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FINANCE YET TO ACT ON EXECUTIVE BUDGET BILLS

Sept. 20, 2001 – The Senate Finance Committee took portions of the Fiscal Year 2002 budget through the first hurdle Thursday, passing more than 20 bills and amendments which will now proceed to the Rules Committee on Saturday and, if approved there, to the full Senate for a final vote on Monday and Tuesday.
By 9 p.m., however, the budgets for the executive branch departments had not been acted upon, and the committee was in recess.
Throughout the day, Sen. Alicia "Chucky" Hansen, the committee chair, was not interested in hearing concerns about the need to rework the budget, given the threat to the V.I. economy of events unfolding in the aftermath of the Sept. 11 terrorist attacks on the mainland. "You can't use the disaster to sabotage the budget," she said at one point, adding that there "are means in place to secure the avenues of our economy."
Fellow majority bloc senator Norma Pickard-Samuel jumped on Hansen's bandwagon, declaring, "Osama bin Laden couldn't stop this budget."
Scheduled to start at 10 a.m., Thursday's session got under way at 11:30. The committee passed 13 bills in one hour, then recessed until 2:30 p.m. Committee chair Alicia "Chucky" Hansen noted on several occasions that the committee and Post Audit staff had been up until 4:30 a.m. Thursday completing the budget markup.
Hansen made good her publicly announced intention to safeguard the Tourism Advertising Revolving Fund exclusively for tourism advertising. She did so by amending a bill to allow the Housing, Parks and Recreation Department to dip into the tourism fund to finance the territory's three annual carnival celebrations.
The amendment authorizes giving the department $1.3 million from the Anti-Litter and Beautification Fund as a grant to fund V.I. Carnival, the St. John Festival and the Crucian Christmas Festival.
Hansen also touted her idea, announced Wednesday and supported by other majority bloc senators, to snag some of the federal government's proposed $24 billion airline bailout for the Virgin Islands. "We have to act now," she announced at Thursday's committee session. She suggested hiring an airline expert to "deal at a national level to make some of these funds available to the V.I." Her idea is to entice travelers to the territory by subsidizing the cost of airfare with the federal funds.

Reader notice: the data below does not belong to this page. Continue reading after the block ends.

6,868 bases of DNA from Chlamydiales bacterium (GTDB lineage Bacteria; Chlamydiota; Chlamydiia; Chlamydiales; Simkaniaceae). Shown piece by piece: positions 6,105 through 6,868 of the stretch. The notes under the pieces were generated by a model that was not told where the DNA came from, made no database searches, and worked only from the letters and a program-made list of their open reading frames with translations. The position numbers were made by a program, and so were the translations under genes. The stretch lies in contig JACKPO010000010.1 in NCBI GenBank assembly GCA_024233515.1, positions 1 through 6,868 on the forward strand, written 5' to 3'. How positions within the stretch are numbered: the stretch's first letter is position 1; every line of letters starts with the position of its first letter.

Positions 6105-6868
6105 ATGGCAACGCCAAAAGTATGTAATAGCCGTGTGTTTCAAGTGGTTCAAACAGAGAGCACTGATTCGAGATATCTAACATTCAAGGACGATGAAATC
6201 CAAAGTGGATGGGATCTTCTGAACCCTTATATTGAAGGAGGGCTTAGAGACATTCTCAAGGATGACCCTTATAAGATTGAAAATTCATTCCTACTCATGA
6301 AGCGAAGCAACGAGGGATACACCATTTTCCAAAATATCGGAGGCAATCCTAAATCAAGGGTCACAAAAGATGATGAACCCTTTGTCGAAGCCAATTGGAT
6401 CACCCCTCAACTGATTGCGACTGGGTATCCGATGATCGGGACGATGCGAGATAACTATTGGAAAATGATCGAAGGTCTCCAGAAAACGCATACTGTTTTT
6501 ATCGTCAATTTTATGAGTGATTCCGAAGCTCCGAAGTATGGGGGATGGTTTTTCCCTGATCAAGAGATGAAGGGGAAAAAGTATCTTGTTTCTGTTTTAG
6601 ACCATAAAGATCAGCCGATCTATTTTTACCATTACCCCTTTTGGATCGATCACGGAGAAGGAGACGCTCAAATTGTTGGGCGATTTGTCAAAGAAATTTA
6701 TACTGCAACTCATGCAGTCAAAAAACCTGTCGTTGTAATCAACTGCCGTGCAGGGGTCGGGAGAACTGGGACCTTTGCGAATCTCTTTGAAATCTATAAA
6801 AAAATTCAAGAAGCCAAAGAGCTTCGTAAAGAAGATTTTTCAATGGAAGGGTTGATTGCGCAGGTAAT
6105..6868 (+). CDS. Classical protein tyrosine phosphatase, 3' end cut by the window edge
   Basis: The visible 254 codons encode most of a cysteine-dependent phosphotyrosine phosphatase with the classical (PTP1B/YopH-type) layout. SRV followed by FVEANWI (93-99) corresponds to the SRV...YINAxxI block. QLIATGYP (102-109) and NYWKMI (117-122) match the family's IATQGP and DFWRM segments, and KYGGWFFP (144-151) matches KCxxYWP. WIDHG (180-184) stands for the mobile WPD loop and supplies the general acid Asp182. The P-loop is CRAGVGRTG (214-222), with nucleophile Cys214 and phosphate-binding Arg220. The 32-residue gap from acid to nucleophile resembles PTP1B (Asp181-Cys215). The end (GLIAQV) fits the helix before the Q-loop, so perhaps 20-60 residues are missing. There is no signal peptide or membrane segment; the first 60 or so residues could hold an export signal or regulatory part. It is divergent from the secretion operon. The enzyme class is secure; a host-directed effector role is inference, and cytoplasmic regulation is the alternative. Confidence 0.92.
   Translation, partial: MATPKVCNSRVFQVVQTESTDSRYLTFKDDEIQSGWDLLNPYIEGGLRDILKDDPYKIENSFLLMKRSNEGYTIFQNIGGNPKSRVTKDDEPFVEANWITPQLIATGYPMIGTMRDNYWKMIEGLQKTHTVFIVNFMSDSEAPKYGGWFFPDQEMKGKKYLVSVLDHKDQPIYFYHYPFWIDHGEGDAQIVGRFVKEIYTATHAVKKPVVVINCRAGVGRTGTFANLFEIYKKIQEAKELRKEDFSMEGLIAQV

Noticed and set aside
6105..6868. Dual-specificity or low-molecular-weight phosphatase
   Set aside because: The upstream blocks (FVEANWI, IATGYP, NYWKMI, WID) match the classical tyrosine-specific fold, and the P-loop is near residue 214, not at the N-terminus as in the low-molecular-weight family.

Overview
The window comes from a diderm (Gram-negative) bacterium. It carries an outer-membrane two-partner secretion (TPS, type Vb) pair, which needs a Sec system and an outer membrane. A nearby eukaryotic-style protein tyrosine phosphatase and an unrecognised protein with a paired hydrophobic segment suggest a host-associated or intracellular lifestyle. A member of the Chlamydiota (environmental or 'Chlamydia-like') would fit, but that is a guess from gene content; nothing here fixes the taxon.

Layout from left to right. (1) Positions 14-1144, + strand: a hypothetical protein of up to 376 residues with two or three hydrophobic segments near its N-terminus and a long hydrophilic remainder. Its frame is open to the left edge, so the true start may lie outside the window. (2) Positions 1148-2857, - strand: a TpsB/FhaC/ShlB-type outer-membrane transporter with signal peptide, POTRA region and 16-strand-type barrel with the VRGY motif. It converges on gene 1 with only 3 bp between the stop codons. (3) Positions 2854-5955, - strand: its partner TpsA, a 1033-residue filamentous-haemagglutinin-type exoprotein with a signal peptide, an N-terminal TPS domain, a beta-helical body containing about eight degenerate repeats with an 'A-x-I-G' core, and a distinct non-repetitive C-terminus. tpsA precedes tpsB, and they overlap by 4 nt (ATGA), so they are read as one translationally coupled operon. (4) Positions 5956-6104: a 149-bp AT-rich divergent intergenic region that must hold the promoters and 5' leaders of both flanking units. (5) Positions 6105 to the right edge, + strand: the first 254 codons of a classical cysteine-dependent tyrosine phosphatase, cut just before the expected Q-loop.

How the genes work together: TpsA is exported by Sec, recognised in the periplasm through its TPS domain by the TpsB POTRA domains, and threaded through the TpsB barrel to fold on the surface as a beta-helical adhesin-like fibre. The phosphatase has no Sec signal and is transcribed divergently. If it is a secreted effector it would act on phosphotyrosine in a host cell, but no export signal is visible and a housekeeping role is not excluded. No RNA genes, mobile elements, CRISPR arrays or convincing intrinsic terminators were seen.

She also mentioned her proposal, announced Tuesday, to take $5 million each from the Transportation Trust Fund and the Land Bank Fund, pass it through the General Fund and donate it to New York City for victims of last week's terrorist disaster. "It would show symbolic support as a sacrifice," Hansen said, "and it will send a message: We're here to support you, though we have so very little."
She also suggested wooing the Puerto Rico tourist market by using subsidies for ferry and airline services to bring back the market St. Thomas once had with day-trippers from San Juan.
The Finance Committee meeting was calm and orderly until Sen. Adlah "Foncie" Donastorg brought up the chilling effect the recent terrorist attacks on the U.S. mainland and their aftermath will likely have on the V.I. economy. "A round-table discussion on this budget to ward off a possible crisis in the next few months should be considered," Donastorg said.
That was enough for Hansen, who replied that she and her committee and the Post Audit staff had worked for two months to get the budget into its current form. It "will go through," she said. "We are not going to accept defeat. You can't use the disaster to sabotage the budget."
She added, "There are means in place to secure the avenues of our economy."
In a reference to the Fiscal Year 2001 budget, which didn't get to Government House until the end of the 2001 calendar year, Hansen said of the 2002 version, "If we don't deliver it by Sept. 30, the governor will open his bankbook and spend as he wishes. Some senators want to dismiss this budget."
Sens. Lorraine Berry and Emmett Hansen II have written to Turnbull asking him to rework his FY 2002 revenue projections in light of the economic effects the territory is feeling from the terrorist attacks.